He can’t always control his emotion so well. He shares a memory of his father, “a journalist and a great one too,” with Life magazine. “I did a show up in Maine not too long ago and stayed in a bed and breakfast. They had a couple of old issues of Life there. I opened one up at a column my father had written, about our dog being put down - that would have happened back in the early 1970s. I was just overcome. I knew the writer and I’d known the dog. I was in bits, sobbing away. I took that article, I copied it and sent it out to people.”

On top of his work for Lucky You, these days he’s prodigiously busy, what with the album, promotional gigs, and the acting. He’s happily married again – to his long-term partner, Ritamarie Kelly - but there seems to be a sense of urgency around his work. He laughs at the notion, and quotes a song from Strange Weirdos. “I’ve been Doing the Math,” he says.

“I’m going to be 62 soon and you’re never too young to die anyway. I do want to get some more work done. I love the job. It’s still exciting write a song, to get a commission, to act. But I wanted to be in show business. That was my dream and it came true. My life is a cinch, incredible. All I have to do is get rid of this paunch.”

Sunday, 20 July 2008

Bond's inspiration?

“My father couldn't understand how Dunderdale, in an apparently lowly job, could have a magnificent flat in Paris and gave amazing champagne and caviar parties all on the salary of a postmaster. But Dunderdale was a spy,” said Sir Charles. “Fleming, Fitzroy and Dunderdale. That mix was probably quite close to the Bond character: a writer, a man of action and a spy with a love for the finer things — there were a lot of beautiful émigré Russian ladies in Paris at that moment.”

He was widely thought to be the model for James Bond, and now Sir Fitzroy MacLean's personal collection of James Bond books have gone on sale. His son, Sir Charles told me that there was no sentiment attached to their sale. Read more at the link: Under the hammer.

My prose style is bad enough, but if you bother to read the copy at Timesonline, it has been mildly mangled in subbing, towards the end. The Sean who suddenly walks into the story is in fact Sean Connery.

There's more on the contraversial Caltongate project here: Inspection will not halt development.

I've also updated the Broadcast Sport link, in the column on the right. My pet whippet, Payton, gets a namecheck in this Sunday's offering. Or you can link to the article in Scotland on Sunday here: Wednesday morning, 3am.

Wednesday, 16 July 2008

Second impressions

To the Victorian mind, it was a decidedly off-message image. A woman, probably a prostitute, sits in a bar with only a drink for company. Her glass is filled with absinthe, as potent a spirit as money can buy. With the picture's heady mix of sex and alcohol, it is little wonder that Arthur Kay, the upright Scottish collector who had bought the painting in 1892, so rapidly sold it on.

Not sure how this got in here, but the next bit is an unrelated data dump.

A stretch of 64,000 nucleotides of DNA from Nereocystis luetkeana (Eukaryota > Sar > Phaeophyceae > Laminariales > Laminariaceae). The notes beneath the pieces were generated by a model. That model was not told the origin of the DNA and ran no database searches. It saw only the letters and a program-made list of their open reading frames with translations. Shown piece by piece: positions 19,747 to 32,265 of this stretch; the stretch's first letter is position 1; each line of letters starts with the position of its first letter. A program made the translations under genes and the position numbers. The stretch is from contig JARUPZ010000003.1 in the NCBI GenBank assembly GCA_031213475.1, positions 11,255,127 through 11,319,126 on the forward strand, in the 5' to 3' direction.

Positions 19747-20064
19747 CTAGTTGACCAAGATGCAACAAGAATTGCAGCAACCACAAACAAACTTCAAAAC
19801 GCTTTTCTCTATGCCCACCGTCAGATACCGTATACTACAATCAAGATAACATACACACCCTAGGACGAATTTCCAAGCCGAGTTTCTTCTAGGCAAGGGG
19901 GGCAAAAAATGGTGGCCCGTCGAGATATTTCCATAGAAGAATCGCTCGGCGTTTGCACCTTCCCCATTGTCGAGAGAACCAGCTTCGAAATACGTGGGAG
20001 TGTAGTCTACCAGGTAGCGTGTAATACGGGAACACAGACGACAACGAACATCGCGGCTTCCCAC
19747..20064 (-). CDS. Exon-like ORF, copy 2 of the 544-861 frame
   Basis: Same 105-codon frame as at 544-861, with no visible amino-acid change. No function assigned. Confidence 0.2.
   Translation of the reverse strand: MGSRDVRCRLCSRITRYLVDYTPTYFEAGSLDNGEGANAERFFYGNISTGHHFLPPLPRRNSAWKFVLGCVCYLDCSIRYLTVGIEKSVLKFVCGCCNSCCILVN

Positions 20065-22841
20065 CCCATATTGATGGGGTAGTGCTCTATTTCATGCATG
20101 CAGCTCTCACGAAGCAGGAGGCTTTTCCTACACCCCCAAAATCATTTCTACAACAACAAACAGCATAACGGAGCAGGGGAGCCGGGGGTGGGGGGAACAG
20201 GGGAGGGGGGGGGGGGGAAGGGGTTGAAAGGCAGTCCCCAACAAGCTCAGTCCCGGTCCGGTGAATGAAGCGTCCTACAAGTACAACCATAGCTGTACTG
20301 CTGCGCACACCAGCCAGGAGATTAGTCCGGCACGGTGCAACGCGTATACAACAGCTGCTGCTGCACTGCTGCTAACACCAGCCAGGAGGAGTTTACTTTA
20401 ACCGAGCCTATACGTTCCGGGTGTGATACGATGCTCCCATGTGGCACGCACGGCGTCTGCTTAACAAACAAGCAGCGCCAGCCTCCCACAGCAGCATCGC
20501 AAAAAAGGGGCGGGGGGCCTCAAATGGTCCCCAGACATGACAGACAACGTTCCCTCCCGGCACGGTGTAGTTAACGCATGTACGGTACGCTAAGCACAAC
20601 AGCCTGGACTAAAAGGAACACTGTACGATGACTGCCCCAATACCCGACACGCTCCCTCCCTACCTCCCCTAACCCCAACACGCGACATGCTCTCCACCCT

But times change. Later this week, when L'Absinthe is unveiled in Scotland for the first time in more than 100 years, Edgar Degas's masterpiece will be one of the star attractions of the festival exhibition taking place at the National Galleries of Scotland.

Impressionism and Scotland will present more than 100 paintings by French, Dutch and Scottish artists whose careers intertwined around the end of the 19th century.

A large and valuable chunk of their output was bought during the passion for collecting that swept through the wealthy industrialists of Glasgow. More than that, say art experts, the relationships between buyers, dealers and artists would create a unique moment in history. Sadly, for Scotland at least, many of these extraordinary private collections were broken up long ago and the great masterpieces sold on, often to American collectors.

The Edinburgh show not only brings back many of the most famous works, “it will also tell us a great deal about a very important episode in the development of our own national school of painting,” said Michael Clarke, the gallery's director.

Among the most famous paintings to come to Edinburgh are At the Café La Mie, by Henri de Toulouse-Lautrec, James McNeill Whistler's Nocturne: Blue and Gold - Old Battersea Bridge and many of Degas's great works including L'Absinthe and Jockeys Before the Race. There are three paintings by Vincent Van Gogh, others by Edouard Manet, Henri Matisse, and Paul Gauguin, and eight works by Claude Monet.

Part of Monday's Times preview of the big Impressionist show. If you want to read more, you can either wait till the other papers catch up on Friday, of go to the full version of the Times article here: Scotland's second impression.

If you're interested in the continuing row over the Caltongate development, go here for the latest coverage, including reaction to the news that Unesco will send an inspector to assess Edinburgh's claim to be a World Heritage site: City at risk.

Monday, 14 July 2008

The bare facts of ageing

False teeth, sagging breasts and varicose veins might not combine in a conventional image of the body beautiful, but a 75-year-old stripper from San Francisco believes that she can storm the Edinburgh Fringe with a show that will explode society's obsession with youthful good looks.

Lynn Ruth Miller, a former journalist who has only been stripping for three years, said that she was “living the dream” in an act that celebrates every fold and crease of her body, “revelling in the disasters” that the ageing process wreaks.